Experimental Cell Research 253, 255â270 (1999) Article ID excr.1999.4687, available online at http://www.idealibrary.com on Jessie English,* Gray Pearson,â Julie Wilsbacher,â Jennifer Swantek,â Mahesh Karandikar,â Shuichan Xu,â¡ and Melanie H. Cobbâ ,1 â Department of Pharmacology, University of Texas Southwestern Medical Center, 5323 Harry Hines Boulevard, Dallas, Texas 75235-9041; *Department of Biological ResearchâOncology, ScheringâPlough Corporation, Kenilworth, New Jersey 07033; and â¡Salk Institute, La Jolla, California 92037 INTRODUCTION Mitogen-activated protein (MAP) kinases, found in all eukaryotes, are common participants in signal transduction pathways from the membrane to the nucleus [1â3]. They signal in a wide range of processes from the pheromone control of cell cycle arrest and mating in Saccharomyces cerevisiae, in which these enzymes were ï¬rst discovered, to proliferation and differentiation in metazoans. These kinases are activated through multistep protein kinase cascades by dual phosphorylation on a tyrosine and a threonine residue. The mammalian MAP kinase family includes ERK1 and ERK2, often referred to as p44 and p42 MAP kinases; 4 isoforms of p38 MAP kinase designated , , (alternative names ERK6 or SAPK3), and ; 3 genes encoding 10 or more splice variants of the c-Jun Nterminal kinase/stress-activated protein kinases (JNK/ SAPKs); at least 3 forms of ERK3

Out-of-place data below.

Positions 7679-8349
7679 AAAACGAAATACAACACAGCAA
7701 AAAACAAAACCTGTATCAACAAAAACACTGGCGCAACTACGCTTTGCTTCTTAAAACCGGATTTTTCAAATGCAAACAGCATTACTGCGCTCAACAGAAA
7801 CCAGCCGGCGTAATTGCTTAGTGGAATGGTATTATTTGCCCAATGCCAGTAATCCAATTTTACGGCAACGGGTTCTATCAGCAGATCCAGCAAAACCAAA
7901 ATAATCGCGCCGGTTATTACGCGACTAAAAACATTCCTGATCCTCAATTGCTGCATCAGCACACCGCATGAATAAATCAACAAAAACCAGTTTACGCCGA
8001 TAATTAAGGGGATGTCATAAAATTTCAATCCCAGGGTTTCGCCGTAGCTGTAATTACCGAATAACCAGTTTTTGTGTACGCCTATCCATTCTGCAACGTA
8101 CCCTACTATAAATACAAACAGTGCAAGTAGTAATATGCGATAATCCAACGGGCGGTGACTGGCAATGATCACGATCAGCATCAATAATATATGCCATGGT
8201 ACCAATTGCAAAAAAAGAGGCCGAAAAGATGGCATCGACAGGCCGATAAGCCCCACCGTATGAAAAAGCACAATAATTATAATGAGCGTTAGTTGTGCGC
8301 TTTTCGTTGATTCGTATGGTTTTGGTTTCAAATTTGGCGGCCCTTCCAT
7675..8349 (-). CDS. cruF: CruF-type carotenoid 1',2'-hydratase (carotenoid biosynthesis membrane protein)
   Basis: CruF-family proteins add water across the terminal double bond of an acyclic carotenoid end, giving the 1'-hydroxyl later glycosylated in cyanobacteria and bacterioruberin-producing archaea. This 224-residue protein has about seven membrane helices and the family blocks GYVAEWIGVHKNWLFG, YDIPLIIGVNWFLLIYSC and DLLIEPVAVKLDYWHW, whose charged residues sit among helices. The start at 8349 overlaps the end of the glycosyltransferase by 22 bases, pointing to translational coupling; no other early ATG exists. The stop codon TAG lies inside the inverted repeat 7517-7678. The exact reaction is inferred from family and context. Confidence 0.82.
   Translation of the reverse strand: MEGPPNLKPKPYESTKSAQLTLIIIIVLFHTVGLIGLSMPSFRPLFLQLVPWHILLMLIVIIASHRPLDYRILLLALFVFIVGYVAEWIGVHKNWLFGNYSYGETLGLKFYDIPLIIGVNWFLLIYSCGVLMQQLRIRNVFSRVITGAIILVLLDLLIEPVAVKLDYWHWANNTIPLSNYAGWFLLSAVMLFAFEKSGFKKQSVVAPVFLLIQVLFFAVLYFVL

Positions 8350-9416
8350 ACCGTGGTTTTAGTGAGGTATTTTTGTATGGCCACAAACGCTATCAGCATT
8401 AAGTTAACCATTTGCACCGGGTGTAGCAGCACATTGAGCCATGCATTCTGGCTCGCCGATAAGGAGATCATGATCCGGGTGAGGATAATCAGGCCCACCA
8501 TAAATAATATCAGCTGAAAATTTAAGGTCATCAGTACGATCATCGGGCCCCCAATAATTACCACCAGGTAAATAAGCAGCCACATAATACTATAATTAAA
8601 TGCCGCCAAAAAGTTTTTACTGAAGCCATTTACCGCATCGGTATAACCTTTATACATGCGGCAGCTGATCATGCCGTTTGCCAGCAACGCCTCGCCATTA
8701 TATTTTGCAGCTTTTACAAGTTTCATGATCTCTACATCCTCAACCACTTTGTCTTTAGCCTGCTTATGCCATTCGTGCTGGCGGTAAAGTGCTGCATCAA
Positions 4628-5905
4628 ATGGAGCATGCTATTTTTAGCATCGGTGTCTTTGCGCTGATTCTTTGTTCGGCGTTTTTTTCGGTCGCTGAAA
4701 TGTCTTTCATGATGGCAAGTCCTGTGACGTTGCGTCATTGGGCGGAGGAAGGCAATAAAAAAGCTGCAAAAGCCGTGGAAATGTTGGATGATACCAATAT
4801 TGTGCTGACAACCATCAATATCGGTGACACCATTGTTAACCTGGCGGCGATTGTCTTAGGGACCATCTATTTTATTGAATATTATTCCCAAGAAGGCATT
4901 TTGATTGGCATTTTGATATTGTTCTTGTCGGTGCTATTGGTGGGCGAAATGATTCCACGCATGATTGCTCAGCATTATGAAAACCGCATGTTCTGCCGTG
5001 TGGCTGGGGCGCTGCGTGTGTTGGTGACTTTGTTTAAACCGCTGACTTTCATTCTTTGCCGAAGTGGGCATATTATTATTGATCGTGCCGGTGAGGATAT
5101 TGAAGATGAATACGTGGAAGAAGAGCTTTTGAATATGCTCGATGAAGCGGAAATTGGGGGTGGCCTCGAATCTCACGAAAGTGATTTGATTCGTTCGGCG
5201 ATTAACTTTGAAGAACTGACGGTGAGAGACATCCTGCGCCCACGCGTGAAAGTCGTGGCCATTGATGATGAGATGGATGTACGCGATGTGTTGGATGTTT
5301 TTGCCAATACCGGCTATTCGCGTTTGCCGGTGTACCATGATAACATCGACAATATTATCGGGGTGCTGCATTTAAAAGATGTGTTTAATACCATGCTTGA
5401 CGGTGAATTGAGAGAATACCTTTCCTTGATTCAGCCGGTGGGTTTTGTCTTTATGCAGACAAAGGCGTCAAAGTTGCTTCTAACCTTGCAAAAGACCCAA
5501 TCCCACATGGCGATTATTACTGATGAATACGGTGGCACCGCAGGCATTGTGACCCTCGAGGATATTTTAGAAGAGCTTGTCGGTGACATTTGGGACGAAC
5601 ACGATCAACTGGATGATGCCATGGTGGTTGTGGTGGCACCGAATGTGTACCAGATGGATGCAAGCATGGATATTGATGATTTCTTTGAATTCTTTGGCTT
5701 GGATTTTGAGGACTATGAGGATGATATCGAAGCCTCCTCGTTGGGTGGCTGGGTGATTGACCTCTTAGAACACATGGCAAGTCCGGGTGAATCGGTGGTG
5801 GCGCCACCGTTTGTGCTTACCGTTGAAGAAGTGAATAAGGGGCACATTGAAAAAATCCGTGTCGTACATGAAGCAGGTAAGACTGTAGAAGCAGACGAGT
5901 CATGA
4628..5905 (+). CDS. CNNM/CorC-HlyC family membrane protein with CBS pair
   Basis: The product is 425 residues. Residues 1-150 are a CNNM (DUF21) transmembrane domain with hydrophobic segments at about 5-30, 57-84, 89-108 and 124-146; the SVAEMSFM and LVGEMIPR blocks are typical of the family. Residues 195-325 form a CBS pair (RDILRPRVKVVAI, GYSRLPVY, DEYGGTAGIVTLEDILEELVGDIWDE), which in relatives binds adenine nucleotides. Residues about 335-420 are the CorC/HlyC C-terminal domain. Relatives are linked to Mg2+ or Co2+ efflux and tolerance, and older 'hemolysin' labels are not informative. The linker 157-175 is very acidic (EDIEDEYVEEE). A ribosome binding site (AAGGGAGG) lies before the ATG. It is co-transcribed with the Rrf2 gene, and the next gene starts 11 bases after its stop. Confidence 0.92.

Experimental Cell Research – Elsevier
Published: Nov 25, 1999
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